The Promise

Movie review by
S. Jhoanna Robledo, Common Sense Media
The Promise Movie Poster Image
War movie tells important story but is flawed, meandering.
  • PG-13
  • 2017
  • 132 minutes

Parents say

age 13+
Based on 15 reviews

Kids say

age 12+
Based on 3 reviews

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A lot or a little?

The parents' guide to what's in this movie.

Positive Messages

Wartime can bring out the worst in some people, but others are prompted to rise to the occasion, demonstrate courage, and work to save innocents.

Positive Role Models & Representations

Mikael, Ana, and Chris are all well-intentioned and try to do their best in a very difficult situation. 


The film focuses on wartime genocide. Many atrocities are shown, including villagers being hanged in groups and soldiers shooting women, execution-style. Street riots leave people bloodied, buildings burn, and other scenes show soldiers brutally attacking unarmed men. Mass graves are shown.


A betrothed man gets involved with a woman who's not his fiancee. They kiss passionately and start to undress, though there's no graphic nudity. They're later seen relaxing together in bed. 


Very little, but at least one use of "s--t" and "hell." One man calls another a "bastard."

Drinking, Drugs & Smoking

Characters drink at bars and parties, sometimes getting drunk. 

What parents need to know

Parents need to know that The Promise is an earnest but disturbing wartime drama about the Armenian genocide in Turkey during World War I. Scenes depict graphic atrocities, hangings, beatings, street riots, burning buildings, mass graves full of women and children, execution-style killings, and other brutal, intense images. There's also some drinking (sometimes to excess) and kissing, as well as implied sex (no graphic nudity); language is very infrequent, but there is one use each of "s--t" and "hell." While it's not easy to watch, the movie does show how war can prompt some people to rise to the occasion, demonstrate courage, and work to save innocents. Christian Bale, Oscar Isaac, and Charlotte Le Bon star.

User Reviews

  • Parents say
  • Kids say
Adult Written byPopYY February 17, 2020
Adult Written byPatricia A. May 5, 2017

Excellent Cinematography!

As a first generation American Armenian, the movie was beautiful and portrayed the events in a touching & honest manner. From historical records, it de... Continue reading
Teen, 14 years old Written bytangledw February 3, 2021

Great Movie, needs to have mature person watch to fully understnd

I loved this movie!!!! So good. I wish they had left out the sex scene but other than that i wouldn't have anything against it. The scene is worse than com... Continue reading
Teen, 14 years old Written byjjjynn November 18, 2020

Must-see movie of immeasurable importance

Though at times the plot shifts slightly off course, this incredibly heart-wrenching drama is work of outstanding acting and immeasurable importance that will t... Continue reading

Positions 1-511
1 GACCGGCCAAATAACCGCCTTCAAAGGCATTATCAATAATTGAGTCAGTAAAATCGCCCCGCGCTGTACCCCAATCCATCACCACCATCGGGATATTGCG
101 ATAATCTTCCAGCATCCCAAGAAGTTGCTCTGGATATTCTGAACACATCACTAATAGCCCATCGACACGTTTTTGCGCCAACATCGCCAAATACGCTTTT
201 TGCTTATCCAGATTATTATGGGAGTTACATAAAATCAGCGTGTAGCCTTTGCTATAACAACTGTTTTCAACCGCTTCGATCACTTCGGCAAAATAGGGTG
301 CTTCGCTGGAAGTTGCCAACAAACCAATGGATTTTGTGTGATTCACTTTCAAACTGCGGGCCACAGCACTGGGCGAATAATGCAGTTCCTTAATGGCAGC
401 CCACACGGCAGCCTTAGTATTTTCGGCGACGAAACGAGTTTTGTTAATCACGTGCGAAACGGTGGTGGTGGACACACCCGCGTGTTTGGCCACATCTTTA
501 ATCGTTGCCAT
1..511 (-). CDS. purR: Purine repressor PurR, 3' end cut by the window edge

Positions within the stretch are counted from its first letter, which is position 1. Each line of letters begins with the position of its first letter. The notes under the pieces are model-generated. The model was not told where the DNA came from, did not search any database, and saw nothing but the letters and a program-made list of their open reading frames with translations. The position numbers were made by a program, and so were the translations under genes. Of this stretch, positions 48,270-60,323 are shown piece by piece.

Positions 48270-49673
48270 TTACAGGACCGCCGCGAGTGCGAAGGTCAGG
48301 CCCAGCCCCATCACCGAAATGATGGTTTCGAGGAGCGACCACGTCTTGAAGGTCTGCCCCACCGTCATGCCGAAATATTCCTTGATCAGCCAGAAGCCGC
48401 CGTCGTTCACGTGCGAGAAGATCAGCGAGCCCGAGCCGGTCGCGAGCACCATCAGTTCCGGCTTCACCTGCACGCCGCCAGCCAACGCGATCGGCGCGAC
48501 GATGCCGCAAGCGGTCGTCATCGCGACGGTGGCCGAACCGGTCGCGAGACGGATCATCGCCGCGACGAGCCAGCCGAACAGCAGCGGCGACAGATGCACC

What's the story?

On the eve of World War I, THE PROMISE's Mikael (Oscar Isaac) leaves his village in Armenia to go to medical school in Constantinople. But when the Ottoman Empire enters the conflict, it becomes clear that one of its goals is to eradicate Mikael's countrymen. The army starts rounding up Armenians, killing women and children and using the men as slave labor. Mikael manages to escape from a work camp and meets an American reporter, Chris (Christian Bale), who's helping escort Armenian orphans to safety. Together, they try to help the remaining survivors from Mikael's village. Meanwhile, Mikael, who's engaged, falls for a beautiful Armenian artist, Ana (Charlotte Le Bon), with whom Chris is also enamored.

Is it any good?

Perhaps it's unfair to saddle a film that clearly has high aspirations with even higher expectations, but this drama simply doesn't live up to its, yes, promise. With a cast that includes top-notch actors like Bale, Isaac, and Shohreh Aghdashloo (who plays Mikael's mother) and with an important slice of history to shine a light on, it really ought to be better than it is.

What works? The acting, first and foremost; the talented ensemble brings to life a massive, brutal conflict that, to this day, many people still don't know nearly enough about. Also the cinematography, which frames this historical moment in an epic-yet-human scale. But the script, which spends too much time on the characters' love triangle vs. the wartime chaos and genocide, creates an imbalance from which The Promise, already overlong, can't quite recover.

Talk to your kids about ...

  • Families can talk about The Promise's violence. How does this kind of violence compare to what you might see in an action movie? Is their impact the same?

  • How do the characters demonstrate courage? Why is that an important character strength?

  • What role does the movie's love story play? Did you find it distracting from the main plot, or did it help humanize an epic war?

Movie details

Our editors recommend

For kids who love dramas

Themes & Topics

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